If you’re watching the pennies, you might look at that pet insurance policy that you’ve been paying into for years at anything between £10 and £80 a month, and think that essentially it is nothing more than wasted money. While you can of course consider the option of self-insuring, which means setting an amount of cash by each month for emergencies, often the money you might otherwise spend on your policy, if your dog does end up needing veterinary treatment in an emergency or for an ongoing condition, your pot is likely to run dry very quickly.
Many years ago before I began my formal training as a student nurse in a veterinary clinic, my own dogs and cats were not insured; however my very first day as a student nurse saw me spending the next evening searching for insurance policies for my pets, as just one day in the clinic had shown me first-hand how much veterinary care can cost, and how quickly the fees can add up.
You cannot put a price on the peace of mind that comes with knowing that should your dog need veterinary help, you have access to comprehensive, inclusive care without worrying about where the money will come from, and pet insurance is something that you really should invest in, particularly if you’re not very well off, rather than being the first thing that you sacrifice.
Once again, collars and leads can vary considerably in price, often depending on the size of your dog and what type of control you need to have over them. However, prices also vary considerably depending on the material and the quality of construction of the products, and while some low-cost collars and leads are well made and can be excellent value for money, this is not true for all of them!
When you’re inspecting collars and leads in the shop, look at factors including the weight of the dog that they are intended to control (this will give you an idea of the amount of load that they can carry before they may snap) how sturdy the material is, and how well they are stitched and constructed.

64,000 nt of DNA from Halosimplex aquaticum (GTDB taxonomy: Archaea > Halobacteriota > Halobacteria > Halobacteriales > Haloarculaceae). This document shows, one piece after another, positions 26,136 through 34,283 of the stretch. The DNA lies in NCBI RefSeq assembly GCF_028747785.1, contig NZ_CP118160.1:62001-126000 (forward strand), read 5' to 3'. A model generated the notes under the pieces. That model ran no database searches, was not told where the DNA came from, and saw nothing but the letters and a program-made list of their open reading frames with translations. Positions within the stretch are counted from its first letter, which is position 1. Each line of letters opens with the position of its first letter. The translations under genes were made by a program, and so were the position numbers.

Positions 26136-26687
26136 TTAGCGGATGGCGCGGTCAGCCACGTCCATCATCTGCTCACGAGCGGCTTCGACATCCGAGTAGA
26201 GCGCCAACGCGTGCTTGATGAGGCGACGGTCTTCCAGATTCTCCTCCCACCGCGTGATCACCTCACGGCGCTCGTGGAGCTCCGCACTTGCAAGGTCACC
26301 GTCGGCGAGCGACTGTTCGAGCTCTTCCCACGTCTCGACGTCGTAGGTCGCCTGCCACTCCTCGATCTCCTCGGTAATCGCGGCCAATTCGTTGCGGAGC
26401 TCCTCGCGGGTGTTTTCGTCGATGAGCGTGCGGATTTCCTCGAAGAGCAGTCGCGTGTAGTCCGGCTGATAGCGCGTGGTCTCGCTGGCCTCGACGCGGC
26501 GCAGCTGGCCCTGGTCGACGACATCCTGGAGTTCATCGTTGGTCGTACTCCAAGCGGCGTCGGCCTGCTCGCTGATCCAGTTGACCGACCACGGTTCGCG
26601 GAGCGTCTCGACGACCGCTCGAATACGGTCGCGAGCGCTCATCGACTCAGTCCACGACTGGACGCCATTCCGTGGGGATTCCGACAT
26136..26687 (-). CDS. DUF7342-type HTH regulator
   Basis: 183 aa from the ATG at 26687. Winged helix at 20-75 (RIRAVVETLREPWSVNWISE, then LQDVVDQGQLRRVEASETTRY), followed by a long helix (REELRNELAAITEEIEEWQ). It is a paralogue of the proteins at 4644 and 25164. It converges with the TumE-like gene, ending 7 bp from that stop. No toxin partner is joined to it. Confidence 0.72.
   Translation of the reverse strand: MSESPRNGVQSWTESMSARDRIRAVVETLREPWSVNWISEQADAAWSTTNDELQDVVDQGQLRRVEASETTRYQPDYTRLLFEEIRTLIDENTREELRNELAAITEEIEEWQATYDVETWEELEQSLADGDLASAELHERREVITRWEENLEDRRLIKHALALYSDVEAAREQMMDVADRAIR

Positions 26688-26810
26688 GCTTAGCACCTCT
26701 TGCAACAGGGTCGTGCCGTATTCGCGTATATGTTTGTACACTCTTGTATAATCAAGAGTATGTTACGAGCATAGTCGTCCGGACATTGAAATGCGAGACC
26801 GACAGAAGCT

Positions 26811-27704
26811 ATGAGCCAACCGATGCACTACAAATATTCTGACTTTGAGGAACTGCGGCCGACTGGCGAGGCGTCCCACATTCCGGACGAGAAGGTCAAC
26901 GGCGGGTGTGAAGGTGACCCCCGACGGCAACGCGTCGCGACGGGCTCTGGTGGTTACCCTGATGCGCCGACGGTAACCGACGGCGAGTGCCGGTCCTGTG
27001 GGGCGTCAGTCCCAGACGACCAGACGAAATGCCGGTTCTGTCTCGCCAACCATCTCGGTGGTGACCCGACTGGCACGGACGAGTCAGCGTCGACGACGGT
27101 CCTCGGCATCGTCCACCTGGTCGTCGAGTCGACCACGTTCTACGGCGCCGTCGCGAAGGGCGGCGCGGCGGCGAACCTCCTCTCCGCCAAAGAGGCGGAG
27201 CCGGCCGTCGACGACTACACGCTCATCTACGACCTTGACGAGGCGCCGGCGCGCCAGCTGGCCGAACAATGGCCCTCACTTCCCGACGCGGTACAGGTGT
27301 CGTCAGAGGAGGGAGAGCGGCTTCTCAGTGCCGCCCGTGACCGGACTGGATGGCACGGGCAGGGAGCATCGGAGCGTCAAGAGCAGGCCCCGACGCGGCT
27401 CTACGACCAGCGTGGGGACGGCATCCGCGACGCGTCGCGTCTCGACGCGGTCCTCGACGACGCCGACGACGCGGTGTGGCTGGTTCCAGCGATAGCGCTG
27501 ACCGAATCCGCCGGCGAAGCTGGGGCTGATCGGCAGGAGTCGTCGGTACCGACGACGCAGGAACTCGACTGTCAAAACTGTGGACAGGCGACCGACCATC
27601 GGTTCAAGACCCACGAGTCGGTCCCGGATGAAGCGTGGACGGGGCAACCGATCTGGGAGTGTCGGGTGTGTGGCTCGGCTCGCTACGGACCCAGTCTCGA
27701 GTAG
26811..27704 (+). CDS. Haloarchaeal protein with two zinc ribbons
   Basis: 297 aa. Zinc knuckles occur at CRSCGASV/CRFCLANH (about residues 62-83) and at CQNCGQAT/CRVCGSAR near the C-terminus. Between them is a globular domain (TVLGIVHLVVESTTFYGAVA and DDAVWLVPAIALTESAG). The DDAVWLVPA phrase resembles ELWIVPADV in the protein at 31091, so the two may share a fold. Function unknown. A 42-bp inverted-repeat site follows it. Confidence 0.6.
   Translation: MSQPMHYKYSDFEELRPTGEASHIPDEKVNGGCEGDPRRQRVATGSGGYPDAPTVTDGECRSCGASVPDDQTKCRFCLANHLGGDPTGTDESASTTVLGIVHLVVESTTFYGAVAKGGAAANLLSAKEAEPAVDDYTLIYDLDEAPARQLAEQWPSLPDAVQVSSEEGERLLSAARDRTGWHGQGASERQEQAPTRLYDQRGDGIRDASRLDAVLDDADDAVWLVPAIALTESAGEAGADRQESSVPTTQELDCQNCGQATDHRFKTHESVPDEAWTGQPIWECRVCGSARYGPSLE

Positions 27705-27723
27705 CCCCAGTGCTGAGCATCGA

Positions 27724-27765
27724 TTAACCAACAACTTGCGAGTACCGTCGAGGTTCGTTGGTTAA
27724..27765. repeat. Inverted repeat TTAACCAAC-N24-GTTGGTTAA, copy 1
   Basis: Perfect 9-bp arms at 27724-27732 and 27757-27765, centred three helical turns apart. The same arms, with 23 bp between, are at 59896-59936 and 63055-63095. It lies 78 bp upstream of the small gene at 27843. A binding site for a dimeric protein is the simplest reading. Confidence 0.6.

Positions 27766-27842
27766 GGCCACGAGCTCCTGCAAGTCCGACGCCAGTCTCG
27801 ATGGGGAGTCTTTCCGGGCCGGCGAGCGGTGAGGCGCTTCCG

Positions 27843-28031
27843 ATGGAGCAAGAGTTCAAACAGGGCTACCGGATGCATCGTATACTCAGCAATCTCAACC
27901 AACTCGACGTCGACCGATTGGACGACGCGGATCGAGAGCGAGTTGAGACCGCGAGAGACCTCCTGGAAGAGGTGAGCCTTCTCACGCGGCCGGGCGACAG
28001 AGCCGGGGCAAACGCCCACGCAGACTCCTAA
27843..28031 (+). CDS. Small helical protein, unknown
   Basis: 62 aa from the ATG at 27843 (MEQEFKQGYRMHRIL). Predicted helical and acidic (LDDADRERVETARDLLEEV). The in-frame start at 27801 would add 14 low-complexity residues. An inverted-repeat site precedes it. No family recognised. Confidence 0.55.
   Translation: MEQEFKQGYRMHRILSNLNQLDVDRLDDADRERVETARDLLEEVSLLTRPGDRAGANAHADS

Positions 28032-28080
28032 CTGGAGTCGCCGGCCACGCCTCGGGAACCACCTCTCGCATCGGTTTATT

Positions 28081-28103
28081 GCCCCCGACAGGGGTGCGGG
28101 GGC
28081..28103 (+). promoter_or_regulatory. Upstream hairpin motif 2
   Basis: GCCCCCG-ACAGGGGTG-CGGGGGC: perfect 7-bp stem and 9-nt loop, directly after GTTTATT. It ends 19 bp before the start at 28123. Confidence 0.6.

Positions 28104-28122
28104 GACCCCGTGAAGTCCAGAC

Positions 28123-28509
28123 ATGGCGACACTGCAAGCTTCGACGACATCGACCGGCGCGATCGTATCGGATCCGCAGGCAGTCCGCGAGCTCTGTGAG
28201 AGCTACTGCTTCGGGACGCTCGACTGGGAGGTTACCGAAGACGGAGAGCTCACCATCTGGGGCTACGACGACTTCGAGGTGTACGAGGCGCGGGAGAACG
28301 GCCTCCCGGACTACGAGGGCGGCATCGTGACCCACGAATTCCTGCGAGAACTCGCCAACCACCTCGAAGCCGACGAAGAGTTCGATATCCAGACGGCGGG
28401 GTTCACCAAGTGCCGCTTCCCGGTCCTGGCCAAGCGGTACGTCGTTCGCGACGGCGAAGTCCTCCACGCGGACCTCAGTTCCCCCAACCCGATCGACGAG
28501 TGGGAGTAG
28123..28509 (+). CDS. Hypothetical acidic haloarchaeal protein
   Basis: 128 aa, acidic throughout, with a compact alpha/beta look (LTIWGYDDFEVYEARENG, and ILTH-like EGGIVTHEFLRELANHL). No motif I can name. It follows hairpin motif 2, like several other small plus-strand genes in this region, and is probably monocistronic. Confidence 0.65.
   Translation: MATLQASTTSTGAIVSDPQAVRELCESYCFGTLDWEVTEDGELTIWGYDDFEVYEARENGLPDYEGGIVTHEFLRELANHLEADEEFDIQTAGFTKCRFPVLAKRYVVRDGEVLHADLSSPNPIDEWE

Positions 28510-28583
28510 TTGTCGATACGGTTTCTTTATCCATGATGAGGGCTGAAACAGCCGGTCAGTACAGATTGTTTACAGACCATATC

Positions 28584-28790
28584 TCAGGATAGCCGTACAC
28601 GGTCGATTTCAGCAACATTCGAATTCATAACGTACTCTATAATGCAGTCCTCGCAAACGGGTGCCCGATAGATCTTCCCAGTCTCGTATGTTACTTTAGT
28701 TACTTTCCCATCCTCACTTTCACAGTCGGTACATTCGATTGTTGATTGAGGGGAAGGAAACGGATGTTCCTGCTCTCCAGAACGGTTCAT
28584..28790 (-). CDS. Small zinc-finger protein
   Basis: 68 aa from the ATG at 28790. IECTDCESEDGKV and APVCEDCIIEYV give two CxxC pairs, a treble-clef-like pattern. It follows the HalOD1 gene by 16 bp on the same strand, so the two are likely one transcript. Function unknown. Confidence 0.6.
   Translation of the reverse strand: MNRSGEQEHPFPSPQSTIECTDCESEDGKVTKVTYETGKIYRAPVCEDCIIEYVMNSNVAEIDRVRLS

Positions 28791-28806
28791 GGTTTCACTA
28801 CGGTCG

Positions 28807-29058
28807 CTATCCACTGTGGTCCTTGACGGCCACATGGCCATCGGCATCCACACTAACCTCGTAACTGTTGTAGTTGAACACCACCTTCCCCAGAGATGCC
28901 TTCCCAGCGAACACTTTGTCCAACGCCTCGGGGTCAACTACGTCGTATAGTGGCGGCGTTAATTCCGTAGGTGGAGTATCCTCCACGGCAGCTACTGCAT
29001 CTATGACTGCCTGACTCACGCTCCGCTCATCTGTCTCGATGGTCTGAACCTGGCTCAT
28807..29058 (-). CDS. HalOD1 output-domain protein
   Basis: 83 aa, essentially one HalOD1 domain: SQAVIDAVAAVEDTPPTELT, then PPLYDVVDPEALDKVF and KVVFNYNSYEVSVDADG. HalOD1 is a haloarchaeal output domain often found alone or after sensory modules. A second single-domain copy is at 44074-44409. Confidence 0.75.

Losing control of your dog because the collar broke or the lead snapped not only means that the cash you spent on these items was wasted, but that your dog, or potentially other people and animals, may be at risk when your dog unexpectedly ends up off the lead in a public place.
Preventative care for dogs includes flea and worming treatments as we have already mentioned, and other things such as vaccinations and boosters, dental care and much more.
Shelling out for preventative care when your dog is not ill may seem like money best left in the bank, but scrimping on preventative care is a huge false economy that can cost you in the long run.
The cost of annual boosters for dogs, which includes a vet check and advice, is usually around £50, while the cost of treating preventable illnesses can run into the thousands-plus, if your dog becomes ill with a condition that could have been prevented by vaccination, your insurance policy probably won’t pay out.
A veterinary dog dental procedure if your dog’s teeth are starting to look a bit unhealthy can cost you as little as around £200, but if you leave things another couple of years, your bill might be nearer the four figure range, once the cost of specialist care and extractions have been factored in!
Also, many vets offer a range of incentives for keeping up to date with your dog’s preventative care, such as reduced out-of-hours callout fees in emergencies for dogs that are up to date with their boosters and that have been seen at the clinic within the last year.
So when you’re stocking up on your quality coffee and your soft toilet paper, don’t forget the needs of your dog too!